Top 3 duals of Rutgers' 2018-19 season
The Rutgers wrestling team's dual meet season is complete. The No. 18 Scarlet Knights finished 12-6 overall and an impressive 5-4 record in the Big Ten.
Listed below are the three best dual meets of the season.
No. 18 Rutgers 22, No. 20 Purdue 15. On Feb.10, Rutgers took to the road to take on then No. 20 Purdue in West Lafayette, Indiana. While there, the Knights muscled out a 22-15 win, capturing 6 of 10 bouts and earning bonus points in two of them. The match started at 174 pounds, where the Boilermakers' Dylan Lydy won a toss up match against redshirt sophomore Joe Grello by a score of 4-3. At 184 pounds, graduate student Nick Gravina, who had not wrestled most of the season due to injury, earned a hard fought 3-2 over Max Lyon to knot the score at 3 apiece.
After giving up a 6-point pin in the 197-pound bout, Rutgers rebounded and won the next five weight classes, including an overtime win from junior heavyweight Christian Colucci and a 4-1 decision from sophomore 125-pounder Shane Metzler. The bonus points came from No. 4 junior 133-pounder Nick Suriano and No. 1 graduate student 149-pounder Anthony Ashnault. Suriano earned a 12-4 major decision over No. 14 Ben Thornton, and Ashnault made quick work of his opponent with a first period fall. The win was the Knights’ third victory over a top-25 ranked team this season.
No. 24 Rutgers 17, No. 10 Wisconsin 16 This match on Jan. 11 was Rutgers’ first Big Ten win of the season. It also was its highest win against a ranked opponent all season long.Each team won five matches apiece with the meet tied at 16-16 after the final match at heavyweight. The Knights earned the win on criteria, outscoring Wisconsin in total match points, 56-50. 30 of the 56 total match points came from two wrestlers donning the scarlet and black singlet.
Suriano won a 14-5 major decision, and Ashnault scored 12 points in a 12-6 victory over the Badgers.Rutgers lost two key matches that could have prevented the tie from occuring in the first place, as Gravina dropped a crucial 2-1 bout and junior 141-pounder Peter Lipari lost 8-7 after going out in front 7-4 early.
No. 18 Rutgers 19, No. 20 Princeton 18 On Super Bowl Sunday, Feb. 3, the Knights faced an in-state rival, the Tigers. In that meet, a No. 1 vs No. 2 matchup at 149 pounds was set to take place, an all-time classic. Starting at 125 pounds, Princeton’s Pat Glory worked his way to a first period fall over Metzler, putting Rutgers in an early 6-0 hole. At 133 pounds, Suriano earned himself a technical fall to narrow the gap to a 6-5 the Tigers' lead. At 141 pounds, things got interesting. Lipari is the normal starter at 141, but had been in a bit of a rough stretch. Instead, sophomore 141-pounder Michael Van Brill started and lost a critical toss up match, 8-5. Goodale later admitted that wrestling Van Brill was a mistake, and that Lipari was his guy from here on out.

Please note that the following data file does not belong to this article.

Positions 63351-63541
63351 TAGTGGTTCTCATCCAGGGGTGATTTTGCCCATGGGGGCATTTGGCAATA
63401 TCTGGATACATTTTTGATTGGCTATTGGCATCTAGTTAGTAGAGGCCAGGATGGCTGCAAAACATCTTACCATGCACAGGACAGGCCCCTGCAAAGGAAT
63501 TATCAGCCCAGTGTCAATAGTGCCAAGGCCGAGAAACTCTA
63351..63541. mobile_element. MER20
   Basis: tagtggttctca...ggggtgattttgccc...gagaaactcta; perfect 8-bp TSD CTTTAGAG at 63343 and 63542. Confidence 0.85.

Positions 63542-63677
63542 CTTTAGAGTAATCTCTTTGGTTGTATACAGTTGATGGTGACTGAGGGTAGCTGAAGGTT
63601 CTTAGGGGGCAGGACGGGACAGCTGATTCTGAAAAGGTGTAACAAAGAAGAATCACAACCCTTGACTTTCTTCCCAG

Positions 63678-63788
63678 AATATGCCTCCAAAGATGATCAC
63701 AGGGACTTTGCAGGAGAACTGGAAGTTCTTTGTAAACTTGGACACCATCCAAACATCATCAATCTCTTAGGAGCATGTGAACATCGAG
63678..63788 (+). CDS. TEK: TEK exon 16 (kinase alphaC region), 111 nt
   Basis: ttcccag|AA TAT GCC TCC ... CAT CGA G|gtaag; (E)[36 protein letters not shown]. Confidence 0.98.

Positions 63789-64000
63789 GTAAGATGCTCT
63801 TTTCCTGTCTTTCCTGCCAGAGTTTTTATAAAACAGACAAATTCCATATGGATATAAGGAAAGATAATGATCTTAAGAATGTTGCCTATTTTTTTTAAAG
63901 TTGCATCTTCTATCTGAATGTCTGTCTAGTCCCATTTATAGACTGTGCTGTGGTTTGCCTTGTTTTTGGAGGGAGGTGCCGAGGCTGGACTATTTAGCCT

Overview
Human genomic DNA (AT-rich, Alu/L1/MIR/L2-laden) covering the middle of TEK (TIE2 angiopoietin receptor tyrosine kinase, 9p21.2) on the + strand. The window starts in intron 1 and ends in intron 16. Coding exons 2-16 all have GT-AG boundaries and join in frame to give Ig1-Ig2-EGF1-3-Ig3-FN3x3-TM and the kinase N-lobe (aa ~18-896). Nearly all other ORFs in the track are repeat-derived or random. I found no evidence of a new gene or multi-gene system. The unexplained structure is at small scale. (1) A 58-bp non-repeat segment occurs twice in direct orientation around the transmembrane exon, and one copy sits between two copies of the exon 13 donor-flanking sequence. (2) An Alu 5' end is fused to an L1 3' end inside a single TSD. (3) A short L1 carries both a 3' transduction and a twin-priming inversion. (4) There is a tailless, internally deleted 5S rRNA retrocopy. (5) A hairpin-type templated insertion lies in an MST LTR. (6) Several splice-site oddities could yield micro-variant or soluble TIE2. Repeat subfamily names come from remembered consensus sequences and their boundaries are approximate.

At 149 pounds, the crowd rose to its feet before the match even began. No. 1 Matthew Kolodzik of Princeton was in the building to defend his top ranking over then No. 2 Ashnault. What ensued was mayhem.
Ashnault quickly looked to open Kolodzik up, scoring the first takedown with his signature ankle pick. From there, Ashnault made it look effortless, turning Kolodzik to his back twice en route to a 10-2 major decision. The crowd nearly blew the roof off the Rutgers Athletic Center (RAC).Before the match, in an interview with Flow Wrestling, the Tigers' head coach Chris Ayres said he didn’t believe Ashnault would be able to score a single point on Kolodzik. When the match ended, Ashnault stood up and held ten fingers in the air directly at Ayres. At 174 and 184, Rutgers won and lost a match in overtime, respectively.
Grello won in sudden victory at 174, and Gravina lost a tough one at 184 pounds. After those matches, the score was 15-15 with two bouts remaining. At 197 pounds, sophomore Matt Correnti had a tough task ahead of him. He was set to take on Princeton’s then No. 3 Patrick Brucki. It was imperative that Correnti not give up any bonus points. Correnti wrestled valiantly, and lost a close 3-2 decision. That gave the Tigers a 18-15 lead with one match remaining.
Because Princeton had more pins than the Knights, it would win the match based on criteria if it ended in a tie. That meant Colucci had to earn a major decision to secure the win for his team. And bonus points he got. Colucci went on to win the match by a score of 12-2, securing giving Rutgers a narrow 19-18 victory.
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